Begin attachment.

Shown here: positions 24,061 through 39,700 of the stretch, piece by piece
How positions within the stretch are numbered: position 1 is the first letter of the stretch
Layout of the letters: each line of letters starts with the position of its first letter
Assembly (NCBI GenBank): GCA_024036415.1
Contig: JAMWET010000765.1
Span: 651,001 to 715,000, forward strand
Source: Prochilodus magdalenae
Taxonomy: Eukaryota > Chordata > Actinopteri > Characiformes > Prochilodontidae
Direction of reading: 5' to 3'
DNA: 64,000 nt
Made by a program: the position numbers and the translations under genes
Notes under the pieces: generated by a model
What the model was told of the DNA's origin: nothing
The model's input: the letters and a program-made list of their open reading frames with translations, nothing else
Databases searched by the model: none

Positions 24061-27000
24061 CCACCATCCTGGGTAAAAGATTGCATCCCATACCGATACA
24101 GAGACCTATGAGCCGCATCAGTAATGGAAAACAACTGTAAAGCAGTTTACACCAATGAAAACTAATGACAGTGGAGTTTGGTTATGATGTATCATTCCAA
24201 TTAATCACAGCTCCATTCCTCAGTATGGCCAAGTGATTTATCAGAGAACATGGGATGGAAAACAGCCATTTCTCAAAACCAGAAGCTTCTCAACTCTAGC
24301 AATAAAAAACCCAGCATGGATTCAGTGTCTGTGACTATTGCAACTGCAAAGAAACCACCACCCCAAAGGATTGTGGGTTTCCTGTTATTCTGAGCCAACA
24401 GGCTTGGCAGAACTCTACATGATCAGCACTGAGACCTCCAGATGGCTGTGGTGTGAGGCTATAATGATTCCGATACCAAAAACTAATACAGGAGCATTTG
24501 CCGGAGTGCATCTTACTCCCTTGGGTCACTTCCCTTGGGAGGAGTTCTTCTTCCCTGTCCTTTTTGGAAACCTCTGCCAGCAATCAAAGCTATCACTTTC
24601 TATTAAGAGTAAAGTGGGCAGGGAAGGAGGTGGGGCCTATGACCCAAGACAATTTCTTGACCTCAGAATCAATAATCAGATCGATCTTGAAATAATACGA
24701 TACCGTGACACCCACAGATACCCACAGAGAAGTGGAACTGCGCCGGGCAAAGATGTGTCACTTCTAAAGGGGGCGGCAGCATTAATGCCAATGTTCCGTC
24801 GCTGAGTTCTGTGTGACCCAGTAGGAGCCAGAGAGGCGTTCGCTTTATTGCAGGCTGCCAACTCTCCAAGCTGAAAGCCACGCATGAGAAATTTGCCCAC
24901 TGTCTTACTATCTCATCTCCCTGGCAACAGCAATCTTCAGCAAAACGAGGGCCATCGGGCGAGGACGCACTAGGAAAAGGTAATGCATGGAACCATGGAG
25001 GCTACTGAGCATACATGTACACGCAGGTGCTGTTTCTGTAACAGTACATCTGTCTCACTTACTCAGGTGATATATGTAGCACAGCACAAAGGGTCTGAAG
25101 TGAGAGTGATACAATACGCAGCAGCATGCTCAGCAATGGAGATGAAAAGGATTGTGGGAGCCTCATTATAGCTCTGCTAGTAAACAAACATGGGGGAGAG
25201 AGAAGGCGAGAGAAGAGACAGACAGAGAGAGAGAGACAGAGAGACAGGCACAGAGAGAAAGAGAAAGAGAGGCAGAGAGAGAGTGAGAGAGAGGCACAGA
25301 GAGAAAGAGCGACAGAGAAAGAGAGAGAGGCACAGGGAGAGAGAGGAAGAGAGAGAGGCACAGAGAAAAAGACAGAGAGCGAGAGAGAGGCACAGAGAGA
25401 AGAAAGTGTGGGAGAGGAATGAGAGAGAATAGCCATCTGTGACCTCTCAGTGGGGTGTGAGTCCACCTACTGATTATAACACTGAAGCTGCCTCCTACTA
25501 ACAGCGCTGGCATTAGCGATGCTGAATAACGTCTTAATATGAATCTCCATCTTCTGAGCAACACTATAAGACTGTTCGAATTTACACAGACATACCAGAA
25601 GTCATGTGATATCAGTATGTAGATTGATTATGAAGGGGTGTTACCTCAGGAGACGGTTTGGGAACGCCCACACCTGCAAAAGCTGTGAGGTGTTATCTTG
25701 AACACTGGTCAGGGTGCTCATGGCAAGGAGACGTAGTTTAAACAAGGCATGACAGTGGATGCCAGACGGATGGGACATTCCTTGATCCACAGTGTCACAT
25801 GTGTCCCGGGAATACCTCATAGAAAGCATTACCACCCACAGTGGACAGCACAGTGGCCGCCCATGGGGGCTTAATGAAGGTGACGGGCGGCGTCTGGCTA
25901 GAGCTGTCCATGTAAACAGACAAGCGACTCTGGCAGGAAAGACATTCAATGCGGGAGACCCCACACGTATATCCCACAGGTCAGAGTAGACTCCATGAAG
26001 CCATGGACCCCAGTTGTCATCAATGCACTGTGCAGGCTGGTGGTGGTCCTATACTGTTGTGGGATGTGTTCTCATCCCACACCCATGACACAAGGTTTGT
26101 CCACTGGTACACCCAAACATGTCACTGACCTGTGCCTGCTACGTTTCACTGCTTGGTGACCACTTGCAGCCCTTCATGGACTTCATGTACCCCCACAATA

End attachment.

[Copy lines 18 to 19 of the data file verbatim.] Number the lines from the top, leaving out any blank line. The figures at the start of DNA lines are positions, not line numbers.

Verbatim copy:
24101 GAGACCTATGAGCCGCATCAGTAATGGAAAACAACTGTAAAGCAGTTTACACCAATGAAAACTAATGACAGTGGAGTTTGGTTATGATGTATCATTCCAA
24201 TTAATCACAGCTCCATTCCTCAGTATGGCCAAGTGATTTATCAGAGAACATGGGATGGAAAACAGCCATTTCTCAAAACCAGAAGCTTCTCAACTCTAGC